In prior posts in this series, we looked at statements from the book of Acts. Have you thought about why these details are there? Consider who wrote this text. Dr. Luke is considered by many scholars to be the only author of a Biblical book who was not Jewish. In his other book (named after him), we also see details that stand out from the other gospels.
Is it possible that God selected Luke for this role precisely because his perspective was different? Could it be that his training as a doctor caused him to be more precise or that his gentile perspective made him more aware of certain details? Think about it. If a Jew had written Acts 21:20, would he have included the words “and they are all zealous for the law?” It’s possible, but I suspect this statement would have been assumed, rather than stated.
Obviously, I believe each word was inspired (or breathed out) by God. Yet, I also acknowledge that God hand picks skilled craftsmen to do the work. (See Exodus 35:30-35) What a marvelous thing that God invites mere mortals to join Him in His work, allowing their individual skills to leave a mark on His masterpiece.
Enough from the disciples
These examples from the book of Acts are what I call “The Practices” – evidence from the daily lives of the early believers. Now let’s leave Acts and consider what Jesus himself said about the law. I call this the “Proclamation”. After all, is there any higher authority? Could Paul or any of the apostles for that matter, overturn the words of the Messiah himself? (I hope you gave a resounding “No!”)
If you have not found our observations compelling to this point, this next passage should work. It is one passage that many Christian pastors deliberately avoid. Answering questions about this passage strikes fear deep into many hearts. The reason is real: It goes directly against false teaching about the law of Moses. It questions all the lingering tenants of Replacement theology.
What the Master said
“Do not think that I have come to abolish the Law or the Prophets; I have not come to abolish them but to fulfill them. I tell you the truth, until heaven and earth disappear, not the smallest letter, not the least stroke of a pen, will by any means disappear from the Law until everything is accomplished.” (Matthew 5:17-18, NIV)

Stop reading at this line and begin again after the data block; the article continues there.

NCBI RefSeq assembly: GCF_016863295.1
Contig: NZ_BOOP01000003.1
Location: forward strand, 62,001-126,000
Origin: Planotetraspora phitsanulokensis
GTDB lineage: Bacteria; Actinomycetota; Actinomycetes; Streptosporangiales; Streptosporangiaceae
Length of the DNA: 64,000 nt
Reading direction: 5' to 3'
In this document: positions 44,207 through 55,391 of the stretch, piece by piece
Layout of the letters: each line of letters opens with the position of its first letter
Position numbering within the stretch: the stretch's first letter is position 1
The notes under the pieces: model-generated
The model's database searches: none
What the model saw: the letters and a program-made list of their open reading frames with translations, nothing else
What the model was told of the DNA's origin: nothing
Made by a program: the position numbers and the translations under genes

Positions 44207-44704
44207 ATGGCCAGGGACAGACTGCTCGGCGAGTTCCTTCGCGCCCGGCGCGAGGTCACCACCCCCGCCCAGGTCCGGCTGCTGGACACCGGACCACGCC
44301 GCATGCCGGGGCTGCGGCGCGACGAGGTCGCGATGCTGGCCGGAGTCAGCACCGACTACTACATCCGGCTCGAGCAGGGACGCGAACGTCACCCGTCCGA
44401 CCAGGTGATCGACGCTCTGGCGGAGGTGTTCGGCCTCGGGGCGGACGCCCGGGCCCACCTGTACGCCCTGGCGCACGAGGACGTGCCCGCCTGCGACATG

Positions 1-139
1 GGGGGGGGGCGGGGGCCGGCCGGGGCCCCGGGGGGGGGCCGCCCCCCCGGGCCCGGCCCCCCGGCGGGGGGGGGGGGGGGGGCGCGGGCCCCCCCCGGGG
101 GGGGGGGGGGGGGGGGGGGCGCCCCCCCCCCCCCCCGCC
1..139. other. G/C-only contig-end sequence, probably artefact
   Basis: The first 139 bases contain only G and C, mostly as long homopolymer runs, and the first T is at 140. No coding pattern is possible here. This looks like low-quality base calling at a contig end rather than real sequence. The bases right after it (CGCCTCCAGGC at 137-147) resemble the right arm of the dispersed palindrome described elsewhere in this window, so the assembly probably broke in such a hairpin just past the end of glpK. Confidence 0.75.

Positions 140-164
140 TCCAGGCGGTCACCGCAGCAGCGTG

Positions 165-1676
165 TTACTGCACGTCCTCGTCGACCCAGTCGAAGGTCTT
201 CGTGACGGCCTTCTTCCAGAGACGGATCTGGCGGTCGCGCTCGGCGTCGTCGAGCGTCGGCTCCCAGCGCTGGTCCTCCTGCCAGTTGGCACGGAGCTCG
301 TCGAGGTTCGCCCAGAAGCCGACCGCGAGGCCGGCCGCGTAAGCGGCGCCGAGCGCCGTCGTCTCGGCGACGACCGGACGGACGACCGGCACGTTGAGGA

To make VERY sure we don’t assume he’s not really talking about OBEYING the Law, Jesus adds the next 2 verses. “Anyone who breaks one of the least of these commandments and teaches others to do the same will be called least in the kingdom of heaven, but whoever practices and teaches these commands will be called great in the kingdom of heaven. For I tell you that unless your righteousness surpasses that of the Pharisees and the teachers of the law, you will certainly not enter the kingdom of heaven.” (Matthew 5:19-20, NIV)
The uncomfortable implications
Quite a proclamation, right? Jesus categorically states (my paraphrase) that while heaven and earth exist, the binding authority of the law of Moses remains undiminished – in every respect. So that creates a conundrum. For us who are not only gentile believers but are now removed by 2,000 years from Yeshua’s proclamation – where does that leave us?
No easy escape
There are a few (very few), who try to suggest that Jesus’ words were directed at a Jewish audience and therefore, do not apply to any Gentile believers. Later, as Matthew himself records, Jesus removed that possibility when he told his 11 disciples: “Therefore go and make disciples of all nations, baptizing them in the name of the Father and of the Son and of the Holy Spirit, and teaching them to obey everything I have commanded you.” (Mattew 28:19-20, NIV)
First, when Jesus said “all nations”, do you think he was including gentiles? Second, when he said “teaching them to obey everything I have commanded you” did he then say, “Except for those direct statements I made about the law of Moses staying in force?” No, as far as I can tell, “everything” still means “everything.”
The problem is, many of us have never been trained how to determine which commands from the Sinai covenant actually apply to modern Gentile believers. Worse, some of us have been given misleading instructions on how to perform this vitally important exercise. If the Lord wills, I intend to address that topic shortly. Before I do however, I need to take one quick turn back into the book of Acts. Hang tight.